On June 12, 2017, the U.S. Supreme Court held in Henson v. Santander Consumer USA that the Fair Debt Collection Practices Act does not apply to debt buyers, as opposed to debt collectors working on behalf of loan originators. The unanimous decision, authored by freshman Justice Neil Gorsuch, was based on a fairly straightforward analysis of the statute.

Petitioners had borrowed money from CitiFinancial to buy a car. They later defaulted on the loan. Santander subsequently purchased the defaulted loan from CitiFinancial and attempted to collect the debts in ways that Petitioners believed were unlawful under the Act.

The dispute turned on whether Santander, as a buyer of debt from the loan originator, was a “debt collector” within the meaning of the Act and was, thus, subject to the Act’s constraints on debt collection practices. The Act defines the term “debt collector” to include anyone who “regularly collects or attempts to collect . . . debts owed or due . . . another.” 15 U.S.C. § 1692a(6).

The parties agreed that third-party debt collection agents working on behalf of loan originators generally qualify as “debt collectors” under the Act, while those that seek to collect loans that they originated do not qualify. The issue, however, was whether a third party that purchases a debt from a loan originator—meaning that the debt is now owed to them—and then attempts to collect the debt qualifies as a “debt collector.” The Court held that it does not.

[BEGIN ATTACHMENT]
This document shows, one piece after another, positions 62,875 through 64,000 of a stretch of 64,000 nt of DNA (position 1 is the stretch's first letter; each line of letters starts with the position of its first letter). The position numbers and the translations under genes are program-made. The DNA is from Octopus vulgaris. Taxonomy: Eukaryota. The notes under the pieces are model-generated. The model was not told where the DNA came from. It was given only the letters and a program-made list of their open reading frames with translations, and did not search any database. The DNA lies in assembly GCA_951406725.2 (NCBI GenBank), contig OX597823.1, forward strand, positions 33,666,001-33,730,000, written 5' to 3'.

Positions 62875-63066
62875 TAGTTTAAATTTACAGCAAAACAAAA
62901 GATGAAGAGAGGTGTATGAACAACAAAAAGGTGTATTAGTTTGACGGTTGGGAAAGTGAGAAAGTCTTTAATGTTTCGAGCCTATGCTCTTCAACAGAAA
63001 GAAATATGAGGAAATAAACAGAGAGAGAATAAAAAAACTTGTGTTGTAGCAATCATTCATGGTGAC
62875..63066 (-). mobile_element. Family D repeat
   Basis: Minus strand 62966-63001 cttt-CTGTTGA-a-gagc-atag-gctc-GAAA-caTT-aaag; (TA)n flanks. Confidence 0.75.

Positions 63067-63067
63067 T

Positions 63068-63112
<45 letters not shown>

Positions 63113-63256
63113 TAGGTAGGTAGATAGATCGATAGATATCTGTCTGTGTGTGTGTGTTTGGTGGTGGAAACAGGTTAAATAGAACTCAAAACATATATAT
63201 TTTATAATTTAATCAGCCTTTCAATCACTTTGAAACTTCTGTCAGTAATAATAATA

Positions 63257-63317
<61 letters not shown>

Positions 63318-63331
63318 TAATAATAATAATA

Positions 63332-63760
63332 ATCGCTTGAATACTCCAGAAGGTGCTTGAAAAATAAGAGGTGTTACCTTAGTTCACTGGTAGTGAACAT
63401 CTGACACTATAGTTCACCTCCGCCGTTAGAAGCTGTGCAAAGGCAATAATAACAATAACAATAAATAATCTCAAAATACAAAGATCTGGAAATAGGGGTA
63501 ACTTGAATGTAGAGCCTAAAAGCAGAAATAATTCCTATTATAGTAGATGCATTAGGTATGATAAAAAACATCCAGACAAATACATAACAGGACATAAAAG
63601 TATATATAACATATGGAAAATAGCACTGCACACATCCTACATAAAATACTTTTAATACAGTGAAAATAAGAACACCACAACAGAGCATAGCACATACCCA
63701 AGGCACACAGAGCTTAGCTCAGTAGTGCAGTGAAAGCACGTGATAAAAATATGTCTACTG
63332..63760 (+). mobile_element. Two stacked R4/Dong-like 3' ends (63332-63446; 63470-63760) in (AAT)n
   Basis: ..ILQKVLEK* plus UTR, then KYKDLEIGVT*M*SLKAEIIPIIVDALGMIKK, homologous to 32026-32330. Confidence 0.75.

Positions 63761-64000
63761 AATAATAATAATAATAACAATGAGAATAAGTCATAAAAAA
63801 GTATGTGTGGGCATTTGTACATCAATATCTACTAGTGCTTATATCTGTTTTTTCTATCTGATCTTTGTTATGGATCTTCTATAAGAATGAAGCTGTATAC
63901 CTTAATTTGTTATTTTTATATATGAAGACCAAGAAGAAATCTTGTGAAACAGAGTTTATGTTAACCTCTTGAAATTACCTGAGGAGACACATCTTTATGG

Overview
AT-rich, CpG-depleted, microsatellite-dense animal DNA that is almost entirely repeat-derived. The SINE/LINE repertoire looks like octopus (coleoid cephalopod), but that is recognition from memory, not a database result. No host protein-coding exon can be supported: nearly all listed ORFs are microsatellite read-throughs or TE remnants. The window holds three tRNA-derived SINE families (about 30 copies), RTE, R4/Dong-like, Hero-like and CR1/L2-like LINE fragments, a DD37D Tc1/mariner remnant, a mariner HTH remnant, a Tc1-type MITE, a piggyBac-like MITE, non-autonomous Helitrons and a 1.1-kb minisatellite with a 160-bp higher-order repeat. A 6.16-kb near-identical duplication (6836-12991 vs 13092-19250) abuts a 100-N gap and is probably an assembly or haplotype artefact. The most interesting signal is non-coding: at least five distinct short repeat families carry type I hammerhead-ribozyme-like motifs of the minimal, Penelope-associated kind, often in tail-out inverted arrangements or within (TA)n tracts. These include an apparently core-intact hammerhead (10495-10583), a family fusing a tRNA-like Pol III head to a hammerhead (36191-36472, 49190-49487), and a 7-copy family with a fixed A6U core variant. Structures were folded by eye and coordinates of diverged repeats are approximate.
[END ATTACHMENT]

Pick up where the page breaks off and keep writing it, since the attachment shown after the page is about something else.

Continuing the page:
The Court’s analysis of this issue is summarized in a single paragraph:

[B]y its plain terms this language seems to focus our attention on third party collection agents working for a debt owner—not on a debt owner seeking to collect debts for itself. Neither does this language appear to suggest that we should care how a debt owner came to be a debt owner—whether the owner originated the debt or came by it only through a later purchase.

Thus, Santander was not considered a debt collector because it sought to collect a debt on its own behalf, as opposed to a debt “owed . . . another.”

Although it found the statutory language clear, the Court also noted that “reasonable people can disagree with how Congress balanced the various social costs and benefits,” and Congress may choose to “alter the judgments it made in the past” at some point in the future.